Daisy, our oldest dog, playing with Runa in the house this morning. Daisy is enjoying having a puppy around (she has had pups herself). The morning dog play lets Runa use up her play energy before going out with the goats, and possibly roughing up the yearlings.
So, Runa is now 26 pounds and I swear her legs are longer too. She is getting my favorite premium dog food and supplements. Growing steadily, yet not getting too fat or too thin.
We’ve had a couple learning experiences recently. Remember my post about learning to stay back at the door? Well, the first few times I was putting the other dogs out and insisted that she stay back by pushing her back with my foot, she growled at me and bit my leg. Instant alpha roll. I asked her again. Another growl, but no bite. Another immediate alpha roll. Third time – another growl, and another roll. And after that she accepted the request, and has not growled about being held back since. It only took the one session, and today she still remembers and accepts when I need to move her back from something. I think the long-term solution to this one may be to teach her Wait first. Once she has Wait down, then we can do Wait at the doorway. Then add Wait with the other dogs going out. Chunk it down. I do know that every single time Runa and I go through any gate or door, I MUST go through first, no matter how tired, or busy, or distracted I am. No exceptions. The leader always goes through the door first. And I have slipped on that one.
Then there was the feeding lesson. Runa suddenly got food protective and growled at my hand when it came near her bowl. Instant alpha roll. Another try, another growl and her teeth on my hand, another alpha roll. And that was it. On my third attempt, she tolerated my hand. As a longer-term solution, rather than dump all her food in the bowl at once, I now add it to the bowl 1 handful at a time, leaving my closed fist in the bowl until she stops holding her breath, then I open my hand and let her eat from my hand. Or I put the handful in the bowl, then reach in with another handful and add to the food already there. Basically showing in many ways that when my hand is in her bowl, she gets good eats. So far it’s working, and she has not growled or tensed again.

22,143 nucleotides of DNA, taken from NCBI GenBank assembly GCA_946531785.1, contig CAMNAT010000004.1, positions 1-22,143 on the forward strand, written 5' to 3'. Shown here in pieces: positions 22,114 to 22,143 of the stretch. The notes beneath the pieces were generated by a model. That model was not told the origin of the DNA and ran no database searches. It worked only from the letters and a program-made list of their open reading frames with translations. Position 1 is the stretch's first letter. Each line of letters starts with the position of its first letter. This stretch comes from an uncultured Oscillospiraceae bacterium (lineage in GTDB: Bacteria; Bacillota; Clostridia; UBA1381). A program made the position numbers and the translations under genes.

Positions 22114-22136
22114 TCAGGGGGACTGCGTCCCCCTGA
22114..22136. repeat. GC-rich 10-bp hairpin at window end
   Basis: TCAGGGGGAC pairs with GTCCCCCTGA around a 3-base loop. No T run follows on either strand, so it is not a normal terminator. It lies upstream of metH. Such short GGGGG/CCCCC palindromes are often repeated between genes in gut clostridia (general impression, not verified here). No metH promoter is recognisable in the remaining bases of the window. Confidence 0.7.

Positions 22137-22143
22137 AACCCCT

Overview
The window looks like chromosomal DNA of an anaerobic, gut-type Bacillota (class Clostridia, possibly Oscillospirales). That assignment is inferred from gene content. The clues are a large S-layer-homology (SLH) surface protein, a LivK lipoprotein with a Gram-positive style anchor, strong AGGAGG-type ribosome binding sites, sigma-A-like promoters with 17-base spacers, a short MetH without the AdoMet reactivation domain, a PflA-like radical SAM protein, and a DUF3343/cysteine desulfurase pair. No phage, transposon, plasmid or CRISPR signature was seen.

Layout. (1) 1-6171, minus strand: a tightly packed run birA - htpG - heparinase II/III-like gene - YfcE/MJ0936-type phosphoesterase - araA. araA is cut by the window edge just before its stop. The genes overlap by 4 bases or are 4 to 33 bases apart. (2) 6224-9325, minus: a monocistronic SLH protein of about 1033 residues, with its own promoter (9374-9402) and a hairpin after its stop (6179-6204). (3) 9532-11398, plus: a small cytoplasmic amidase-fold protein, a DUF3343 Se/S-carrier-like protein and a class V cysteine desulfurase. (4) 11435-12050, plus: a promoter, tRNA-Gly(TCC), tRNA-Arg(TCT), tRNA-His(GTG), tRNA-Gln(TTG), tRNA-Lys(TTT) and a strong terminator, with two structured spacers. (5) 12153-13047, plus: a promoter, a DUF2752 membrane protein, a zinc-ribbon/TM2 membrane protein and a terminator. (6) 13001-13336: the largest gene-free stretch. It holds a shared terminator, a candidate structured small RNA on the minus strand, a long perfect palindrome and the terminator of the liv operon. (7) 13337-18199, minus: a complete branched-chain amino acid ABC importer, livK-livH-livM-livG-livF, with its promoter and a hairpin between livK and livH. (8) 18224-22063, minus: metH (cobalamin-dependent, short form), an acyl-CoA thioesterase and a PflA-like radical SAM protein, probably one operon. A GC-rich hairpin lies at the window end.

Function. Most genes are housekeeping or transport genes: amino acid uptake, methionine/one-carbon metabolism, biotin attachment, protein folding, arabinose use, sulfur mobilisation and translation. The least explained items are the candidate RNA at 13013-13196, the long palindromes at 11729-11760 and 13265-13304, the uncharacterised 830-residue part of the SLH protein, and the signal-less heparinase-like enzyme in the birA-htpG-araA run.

So, a couple thoughts on alpha rolling. This is a controversial subject, and honestly, a technique I’m not happy about using. I have figured out a positive way to overcome the food guarding, so no need to do any more alpha rolls over that one. I’m sure that there is a positive way to set Runa up for success at the door also, so that she WANTS to stay back, and I can do away with any conflict there as well. At the times I rolled her, I had to make a very quick decision how to handle a growl & bite, from a puppy that is bred to be stubborn and independent and intelligent, and who will be VERY big someday. With hindsight, I should have seen that she was tensing/holding her breath, side-stepped the entire issue, and then figured out a different way to approach the situation. And that IS how I will handle it next time. I am sharing honestly here about how I handled it, in hopes that it someday helps someone else facing the same dilemma. I have worked with other breeds before – retrievers, collies, huskies, labradors, a border collie. Runa is my first Livestock Guardian Dog (LGD), deliberately bred to think independently and defy her humans if she thinks it’s in the best interest of her livestock. So learning to handle that genetic defiance is a whole new process for me. This blog had some interesting thoughts on the different dog training methods, especially Caesar Millan and Tamar Geller. http://adogblog-kinipella.blogspot.com/2011/08/contrasting-theories.html
Her house manners continue to improve. She has mostly learned to tell the difference between her chew toys and our possessions. She tells me when she needs to go out to go to the bathroom, and I’ve learned to anticipate the timing now. She slept through the night for the first time last night. She had been waking up once to drink and go out.
And her off-leash time is great! She stays right with me, comes when I call her, and so far is respectful of the cats and chickens. Of course, off-leash is closely supervised, as a treat, and at a time when I know she has been missing me and is eager to stay close. Setting her up for success!
Yesterday she ducked under the electric fence and got loose. She stayed right in the barnyard with her animals, and was waiting for me when I got out there. Which is very good news, as she could have gone wandering, or could have left her animals to come up to the house. So that tells me she is recognizing the boundaries, and has instincts for staying with her animals.
So many good lessons for us both!
And, of course, something new to learn about… This morning when I fed Runa, the does came over to investigate her food and Runa growled, barked, then nipped when some got their noses in there. Not sure if this is a good behavior or not. Time to do more research.
These statements have not been evaluated by the FDA or AVMA, and are not intended to diagnose, treat, cure or prevent any disease. Always consult your veterinarian about any changes to your animal’s health program.